Oklahoma Johnny Hale's the gentleman's gambler

August 27, 2002 8:25 AM
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ANTE UP! "Oklahoma Johnny" Hale has written a book on poker and Las Vegas. He titled it Gentleman Gambler. I was captured by the introduction written by Dana Smith, a friend.

It reads in part:

"”˜He always conducts himself as a gentleman’ is the highest compliment a poker player can receive from his peers. In poker parlance, that means ”˜with the utmost dignity and valiance on the field of battle.’ Come along with a true gentleman and gambler on a rags-to-riches odyssey of money, mayhem and moxie that takes you from the dust bowl of Oklahoma during the Great Depression to the Super Bowl of Poker in Las Vegas, from the bloody battlefields of Korea to the materialistic maneuvers of the highly competitive construction boom around Tulsa in the ’60s.

"”˜Oklahoma Johnny’ Hale, the quintessential Gentleman Gambler, begins with the story of a $2-million poker game in Las Vegas, then reflects upon the sage advice he received from his father and a wise professor, relating how he used their guidance to win at high-stakes gambling games in Tulsa and Las Vegas ”” and at the high-powered games that businessmen play in corporate boardrooms and smoky backrooms, later to be named in ”˜Marquis Who’s Who in Business.’

"Along the road to wisdom and wealth, Hale learned survival-of-the-fittest tactics during his family’s flight from dusty Oklahoma to the promised land in California, joined the navy, earned a degree in civil engineering, fought with politicians and the IRS in the postwar construction boom, and emerged victorious over adversity to rebuild the family fortune.

"In the middle chapters of Gentleman Gambler, Hale relates fascinating stories about the scam-studded junkets he traveled with to Las Vegas, the worldly women he met there, the compulsive gamblers and the high rollers he played with at the craps table, and then puts it all in perspective as he surmises in Chapter 9 that Everything in Life’s a Gamble.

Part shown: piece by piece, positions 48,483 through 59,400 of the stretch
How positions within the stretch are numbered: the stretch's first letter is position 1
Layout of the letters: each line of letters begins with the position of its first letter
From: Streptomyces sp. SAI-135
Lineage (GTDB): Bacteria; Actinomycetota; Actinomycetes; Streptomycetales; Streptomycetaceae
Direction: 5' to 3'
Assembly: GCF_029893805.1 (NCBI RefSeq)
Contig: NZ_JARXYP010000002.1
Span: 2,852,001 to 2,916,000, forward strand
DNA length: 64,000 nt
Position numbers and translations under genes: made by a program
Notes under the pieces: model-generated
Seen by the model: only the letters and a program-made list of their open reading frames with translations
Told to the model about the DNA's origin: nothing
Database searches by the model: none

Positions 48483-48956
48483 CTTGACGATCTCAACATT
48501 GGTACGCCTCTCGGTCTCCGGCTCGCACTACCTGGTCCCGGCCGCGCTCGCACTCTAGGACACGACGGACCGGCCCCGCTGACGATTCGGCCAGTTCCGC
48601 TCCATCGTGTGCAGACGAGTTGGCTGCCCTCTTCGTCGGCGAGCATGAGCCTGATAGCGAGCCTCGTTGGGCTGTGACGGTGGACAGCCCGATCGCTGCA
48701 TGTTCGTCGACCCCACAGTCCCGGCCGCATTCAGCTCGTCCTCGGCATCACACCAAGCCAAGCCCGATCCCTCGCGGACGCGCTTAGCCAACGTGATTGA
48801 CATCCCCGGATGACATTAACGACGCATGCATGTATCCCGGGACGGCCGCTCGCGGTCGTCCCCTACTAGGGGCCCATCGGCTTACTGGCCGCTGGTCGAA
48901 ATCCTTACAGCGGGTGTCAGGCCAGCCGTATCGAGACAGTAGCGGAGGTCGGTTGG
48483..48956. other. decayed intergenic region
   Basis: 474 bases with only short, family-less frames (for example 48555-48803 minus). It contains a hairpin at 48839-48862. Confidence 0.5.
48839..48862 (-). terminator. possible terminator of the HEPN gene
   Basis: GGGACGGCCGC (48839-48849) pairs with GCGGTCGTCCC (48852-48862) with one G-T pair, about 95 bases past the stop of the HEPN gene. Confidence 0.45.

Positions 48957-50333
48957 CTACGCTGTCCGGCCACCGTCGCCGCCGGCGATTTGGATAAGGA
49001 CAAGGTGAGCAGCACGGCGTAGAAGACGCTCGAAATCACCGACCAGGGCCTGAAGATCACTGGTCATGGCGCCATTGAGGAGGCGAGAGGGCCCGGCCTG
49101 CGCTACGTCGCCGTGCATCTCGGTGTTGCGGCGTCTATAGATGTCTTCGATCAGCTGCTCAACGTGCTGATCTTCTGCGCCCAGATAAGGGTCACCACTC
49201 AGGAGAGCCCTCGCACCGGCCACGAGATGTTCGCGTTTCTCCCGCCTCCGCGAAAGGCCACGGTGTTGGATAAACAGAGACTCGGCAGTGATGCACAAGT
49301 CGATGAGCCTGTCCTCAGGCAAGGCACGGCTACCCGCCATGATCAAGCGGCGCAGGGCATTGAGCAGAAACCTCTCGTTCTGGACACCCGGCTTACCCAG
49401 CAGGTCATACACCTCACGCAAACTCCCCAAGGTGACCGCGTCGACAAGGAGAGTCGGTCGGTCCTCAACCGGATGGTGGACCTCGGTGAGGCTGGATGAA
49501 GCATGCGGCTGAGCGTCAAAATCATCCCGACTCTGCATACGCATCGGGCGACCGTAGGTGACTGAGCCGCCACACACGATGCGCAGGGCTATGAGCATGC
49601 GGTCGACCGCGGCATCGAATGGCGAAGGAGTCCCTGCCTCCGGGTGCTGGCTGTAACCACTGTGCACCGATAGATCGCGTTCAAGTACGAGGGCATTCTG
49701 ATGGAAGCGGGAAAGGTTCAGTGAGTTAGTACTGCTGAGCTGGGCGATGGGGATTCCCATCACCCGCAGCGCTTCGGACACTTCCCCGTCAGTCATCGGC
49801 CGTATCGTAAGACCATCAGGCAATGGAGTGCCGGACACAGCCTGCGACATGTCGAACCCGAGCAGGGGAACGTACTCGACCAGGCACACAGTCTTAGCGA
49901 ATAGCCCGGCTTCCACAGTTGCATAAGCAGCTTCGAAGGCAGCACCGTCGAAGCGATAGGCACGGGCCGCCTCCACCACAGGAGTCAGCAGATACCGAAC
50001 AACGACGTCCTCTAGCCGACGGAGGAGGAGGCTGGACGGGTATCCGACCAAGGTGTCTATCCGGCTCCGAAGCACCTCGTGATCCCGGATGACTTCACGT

"And famous gamblers? He’s played poker with a few . . . Benny Binion, Bill Boyd, Amarillo Slim, Johnny Moss, Curt Goudy, Bobby Baldwin. In Chapter 11, Hale describes his first meeting with Binion and the ”˜little group of retired preachers and school teachers’ Benny invited him to play poker with at the Horseshoe Club in Vegas . . . the same group that became the nucleus of the World Series of Poker in 1970.

"Hale does not mince words in exposing cheating schemes and money scams in Chapter 13. From chips disappearing off the dice table to the mysterious disposition of a large casino marker to the reappearance of chips in poker tournaments, the author describes actual scenarios that he has personally witnessed. But rather than curse the darkness from which such shenanigans arise, Hale chooses to light a candle in the gambling world he loves by creating a prestigious new poker tournament, the Seniors World Championship of Poker."

One of Johnny’s fans said it best: "Take it from a gambler who’s been playing high-stakes poker in Las Vegas for more than three decades ”” not all the shows are on the stage. The bad boys, the better boys, the brash, the brave and the brilliant ”” all have had their debuts and debacles on the neon stage of Sin City playing their roles of hero and villain with élan, enjoying the ecstasy of victory and suffering the agony of ­­defeat.

"”˜Oklahoma Johnny’ Hale has played with them all, beaten most of them and lost to a few who got lucky enough to pile up their chips faster than he did. In this account of his life and times as a Gentleman Gambler, Johnny takes you with him on his odyssey . . .

"”˜Oklahoma Johnny’ tells you about the $2 million pot that was played at the Aladdin, the hijack that came down in a Tulsa cardroom, the scams that were pulled on unsuspecting junketeers, and the famous gamblers he has gone to war with on the chip-laden battlefields of $1 million poker tournaments."

With poker tournaments so much the focus these days, Johnny’s been there and back. And, he captures it in Gentleman Gambler.